The Military Service Act of 1916 created roughly two thousand quasi-independent local and county tribunals, usually manned voluntarily by local government officials to review temporary and permanent exemption applications within their local communities and counties (while a central tribunal in Westminster presided over more complex or hotly contested cases escalated from county tribunals). Not surprisingly, as McDermott demonstrates, the peculiarities of their areas directly influenced the nature of the applications and the considerations they prompted, making it virtually impossible to rigidly frame the process by standardized policy. This was particularly evident in the handling of applications from employees of Northamptonshire’s book and shoe manufacturing industry. “No other industry,” McDermott notes, “came close to representing a yardstick by which local feeling in Northamptonshire measured its contribution (or loss) to the war effort, and no other sector of the local economy relied so heavily upon the Tribunals to ameliorate the vagaries of governmental manpower ‘policy’” (p. 89). In other words, the industrialists looked to the tribunals to negotiate their needs with those of the army’s.
The agricultural industry placed tribunals in a similar predicament; they found themselves pressed between the Board of Agriculture--lobbying on behalf of farmers--and the War Office. Rural tribunals, McDermott notes, were generally more sympathetic to farmers’ needs. Overall, however, individuals working in the food producing and distributing sectors of the British wartime economy found comparative safety as sufficient food supplies were naturally of chief importance. Perhaps the most complicated cases presented to tribunalists were those of individual businessmen. Unlike boot manufacturers and farmers, businessmen lacked a powerful, unified lobby, save, of course, for those in food production and distribution, such as grocers, butchers, or bakers. Ultimately, tribunalists found themselves having to evaluate the viability of the business in the potential absence of an owner or director. If sufficient evidence existed that inclined tribunalists to believe the businesses could indeed persist in spite of their absence, exemptions were not to be granted, according to the National Service Ministry.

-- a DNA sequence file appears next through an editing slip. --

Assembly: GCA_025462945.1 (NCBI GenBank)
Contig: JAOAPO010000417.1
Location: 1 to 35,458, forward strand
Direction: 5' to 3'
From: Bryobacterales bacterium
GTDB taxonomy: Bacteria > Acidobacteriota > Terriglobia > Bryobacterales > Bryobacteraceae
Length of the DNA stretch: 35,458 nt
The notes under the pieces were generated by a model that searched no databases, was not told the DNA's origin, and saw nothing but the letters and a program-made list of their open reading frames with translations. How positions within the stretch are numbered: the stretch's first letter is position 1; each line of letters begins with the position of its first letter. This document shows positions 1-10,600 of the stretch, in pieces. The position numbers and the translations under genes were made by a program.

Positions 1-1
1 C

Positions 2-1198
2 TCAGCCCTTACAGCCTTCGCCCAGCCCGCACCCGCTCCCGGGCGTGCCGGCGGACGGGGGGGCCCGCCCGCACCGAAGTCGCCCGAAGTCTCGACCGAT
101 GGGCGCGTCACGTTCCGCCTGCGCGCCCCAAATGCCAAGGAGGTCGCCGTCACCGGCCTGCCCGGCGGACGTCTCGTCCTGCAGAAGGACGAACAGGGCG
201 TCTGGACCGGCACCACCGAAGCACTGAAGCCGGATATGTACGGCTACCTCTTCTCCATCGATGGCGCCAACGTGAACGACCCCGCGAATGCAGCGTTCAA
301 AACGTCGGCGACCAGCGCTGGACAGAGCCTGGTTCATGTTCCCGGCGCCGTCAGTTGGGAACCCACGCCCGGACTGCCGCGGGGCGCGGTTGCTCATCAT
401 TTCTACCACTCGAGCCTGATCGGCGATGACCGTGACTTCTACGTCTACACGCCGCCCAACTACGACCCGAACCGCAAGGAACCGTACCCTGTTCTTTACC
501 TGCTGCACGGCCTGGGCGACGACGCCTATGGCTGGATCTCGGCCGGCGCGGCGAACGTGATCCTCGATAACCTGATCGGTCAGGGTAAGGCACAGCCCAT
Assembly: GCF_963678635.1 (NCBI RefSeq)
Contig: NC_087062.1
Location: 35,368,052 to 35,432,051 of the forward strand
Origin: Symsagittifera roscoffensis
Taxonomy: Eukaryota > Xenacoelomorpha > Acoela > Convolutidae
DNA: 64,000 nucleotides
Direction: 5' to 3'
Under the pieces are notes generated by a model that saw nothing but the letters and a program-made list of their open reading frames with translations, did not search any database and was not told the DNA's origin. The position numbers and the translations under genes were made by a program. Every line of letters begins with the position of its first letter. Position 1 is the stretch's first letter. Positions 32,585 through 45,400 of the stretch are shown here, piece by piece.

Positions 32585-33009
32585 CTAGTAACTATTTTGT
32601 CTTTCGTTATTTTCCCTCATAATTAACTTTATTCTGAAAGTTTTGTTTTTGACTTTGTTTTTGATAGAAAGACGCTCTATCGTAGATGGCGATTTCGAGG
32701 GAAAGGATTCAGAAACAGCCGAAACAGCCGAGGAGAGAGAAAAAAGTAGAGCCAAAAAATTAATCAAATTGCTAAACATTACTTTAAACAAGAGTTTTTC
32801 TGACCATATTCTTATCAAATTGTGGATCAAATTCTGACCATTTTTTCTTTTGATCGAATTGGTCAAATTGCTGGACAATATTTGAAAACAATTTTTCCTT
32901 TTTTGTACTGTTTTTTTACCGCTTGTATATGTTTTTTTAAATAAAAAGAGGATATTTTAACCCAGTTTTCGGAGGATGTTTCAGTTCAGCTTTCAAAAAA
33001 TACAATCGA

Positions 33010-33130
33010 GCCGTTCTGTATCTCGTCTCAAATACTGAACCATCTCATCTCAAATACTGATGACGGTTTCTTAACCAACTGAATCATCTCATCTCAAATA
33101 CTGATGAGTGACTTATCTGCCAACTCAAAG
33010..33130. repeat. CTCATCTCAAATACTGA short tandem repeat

The complexities presented by conscientious objectors solicited mixed reactions from tribunalists. “Shaped by their milieu, most shared a distaste for pacifist principles,” McDermott contends (p. 55). Yet at the same time, and contrary to popular perceptions, most tribunalists understood that they were obliged to ensure a fair hearing of objector applications. For others, however, “fairness” was couched in the notion of universal sacrifice. As unsatisfying as the outcomes often were for those on both sides of the conscientious objector debate, issues of social rank proved equally unsettling in the court of public opinion. As McDermott notes, their “application of ‘fairness’ was as inconsistent as any human quality.... Prejudices, preconceptions, predilections, personal empathy or even a poor lunch might sway one or more tribunalists” (p. 175). While tribunal members were products of their “milieu” and maintained this worldview, the inconsistency in the judgments handed down indicate not the influence of something as static as an applicant’s socioeconomic status, but rather the mercurial nature of the human condition on a given day or hour.